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Five Things Kids Learn When They Run for Student Council

bu Monica Fuglei 5 Things Students Learn Running for Student Council

At the dinner table a few weeks ago, my fifth-grade daughter announced her intention to run for vice president of her student council.  Remembering the popularity contest that was my generation’s student council experience, I was wary but supportive. She secured her nomination (by volunteering to run) and we stayed up late one night making posters while I felt a little anxious about what would happen if she lost. She did lose; but in the end, I’m glad she ran, because she learned a lot along the way.

5 things students learn by running for student council

A bid for student council can bring a great many benefits to students, whether they win their election or not.

1. How government works

One thing she learned about was the role and voice of students in her school. While she knew student council couldn’t ensure free ice cream in the cafeteria or guarantee more days off from school, she did know that it provided a way for students to deliberately engage their administration in student-centered problem solving.

We discussed the kind of benefits she would like to bring to the school and how she might convey that through her posters and campaigning. This experience then led to several discussions about larger government elections and how United States citizens make their voices heard.

2. Critical self-reflection

When choosing the position she would run for, my daughter thought carefully about leadership and where she might fit in to the student council structure. She measured her strengths and weaknesses and ultimately choose to run for the position of vice president, having ruled out president (“I want to help the president!”), secretary (“I don’t write very well,”), and treasurer (“I don’t want to be in charge of money.”).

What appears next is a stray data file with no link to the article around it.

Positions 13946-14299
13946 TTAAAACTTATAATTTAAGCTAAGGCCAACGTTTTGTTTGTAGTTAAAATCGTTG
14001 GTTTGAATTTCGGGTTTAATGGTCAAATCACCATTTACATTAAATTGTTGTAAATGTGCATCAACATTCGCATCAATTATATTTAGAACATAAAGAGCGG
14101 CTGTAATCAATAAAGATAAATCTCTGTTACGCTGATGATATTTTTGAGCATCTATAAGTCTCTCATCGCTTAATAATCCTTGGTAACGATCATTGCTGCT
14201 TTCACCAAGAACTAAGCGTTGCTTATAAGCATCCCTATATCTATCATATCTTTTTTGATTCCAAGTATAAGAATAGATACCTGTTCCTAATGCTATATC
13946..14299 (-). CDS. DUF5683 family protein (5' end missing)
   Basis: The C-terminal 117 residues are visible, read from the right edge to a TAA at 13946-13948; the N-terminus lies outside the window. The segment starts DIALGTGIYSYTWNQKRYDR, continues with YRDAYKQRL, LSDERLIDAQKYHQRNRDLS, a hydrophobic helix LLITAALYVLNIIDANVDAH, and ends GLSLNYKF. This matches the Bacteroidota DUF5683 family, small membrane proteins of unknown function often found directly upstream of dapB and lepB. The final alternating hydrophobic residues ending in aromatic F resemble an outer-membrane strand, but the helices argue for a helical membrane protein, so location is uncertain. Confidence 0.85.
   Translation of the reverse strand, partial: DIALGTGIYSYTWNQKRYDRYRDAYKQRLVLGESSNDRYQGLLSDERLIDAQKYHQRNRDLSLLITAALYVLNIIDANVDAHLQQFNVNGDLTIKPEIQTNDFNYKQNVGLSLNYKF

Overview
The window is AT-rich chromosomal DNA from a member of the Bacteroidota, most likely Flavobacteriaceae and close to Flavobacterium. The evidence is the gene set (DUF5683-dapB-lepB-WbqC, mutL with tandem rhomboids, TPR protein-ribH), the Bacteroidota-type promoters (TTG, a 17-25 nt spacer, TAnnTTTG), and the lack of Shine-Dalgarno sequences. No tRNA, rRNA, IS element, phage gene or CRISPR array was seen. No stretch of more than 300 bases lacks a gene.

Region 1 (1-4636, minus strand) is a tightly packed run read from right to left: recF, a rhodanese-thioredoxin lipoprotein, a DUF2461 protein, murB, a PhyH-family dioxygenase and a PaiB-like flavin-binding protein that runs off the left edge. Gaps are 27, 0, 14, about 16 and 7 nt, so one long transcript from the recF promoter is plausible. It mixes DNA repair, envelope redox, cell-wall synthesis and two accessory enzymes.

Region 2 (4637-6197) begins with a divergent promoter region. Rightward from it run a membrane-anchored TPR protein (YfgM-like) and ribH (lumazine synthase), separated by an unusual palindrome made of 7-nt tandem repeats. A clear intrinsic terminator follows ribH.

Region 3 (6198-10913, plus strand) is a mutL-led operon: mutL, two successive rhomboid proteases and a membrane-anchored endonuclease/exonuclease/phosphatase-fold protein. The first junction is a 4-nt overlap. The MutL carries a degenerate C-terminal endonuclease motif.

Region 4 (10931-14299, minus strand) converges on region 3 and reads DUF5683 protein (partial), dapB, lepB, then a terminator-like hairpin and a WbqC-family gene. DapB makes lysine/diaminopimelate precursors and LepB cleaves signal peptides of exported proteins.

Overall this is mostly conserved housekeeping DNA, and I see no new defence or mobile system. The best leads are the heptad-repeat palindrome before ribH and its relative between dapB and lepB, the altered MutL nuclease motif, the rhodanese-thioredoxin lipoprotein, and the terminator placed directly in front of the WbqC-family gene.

In doing so, she had to reflect on who she was and what strengths she could bring to a position of leadership. This is an excellent critical self-reflection that can really help students measure the roles that best fit them or even identify personal weaknesses they would like to shore up.

3. Public speaking skills

After posters were made and hung, the last big hurdle was for my daughter to ask for her classmates’ vote by giving a three-minute campaign speech on the school stage. Stage fright aside, she had to learn to introduce herself, connect with her audience, and convey her vice presidential platform quickly and clearly. While public speaking can be daunting for many, this practice in front of her peers was quite helpful.

4. Empathy

A student council campaign requires those running to try to understand what their classmates want from the school and how that can be measured against what the school administration and parent-teacher organization are able to provide to students. Not only did my daughter have to consider her fellow classmates’ needs — she also had to take into account parents, teachers, and administrators. Contemplating problems from many points of view helps students identify with others.

5. Graciousness

Ultimately, my daughter didn’t win her bid for vice president. She was disappointed, but there was another lesson in her campaign that came through quite clearly. When the final votes were counted and the decision was announced, she felt confident that, while she personally would have been the best vice president, the student who was elected was also an excellent candidate.  She was happy for the person who won and expressed her commitment to be a class representative for student council if she couldn’t be a member herself.

While my daughter didn’t win this time, her experience in the campaign was unforgettable. As she watched other students going through what she did — creating posters, thinking empathetically about their peers, and speaking to the wants and needs of their classmates — she learned what it was like to be a member of a group whose goal was to serve and improve its community. 


Monica Fuglei is a graduate of the University of Nebraska in Omaha and a current adjunct faculty member of Arapahoe Community College in Colorado, where she teaches composition and creative writing.


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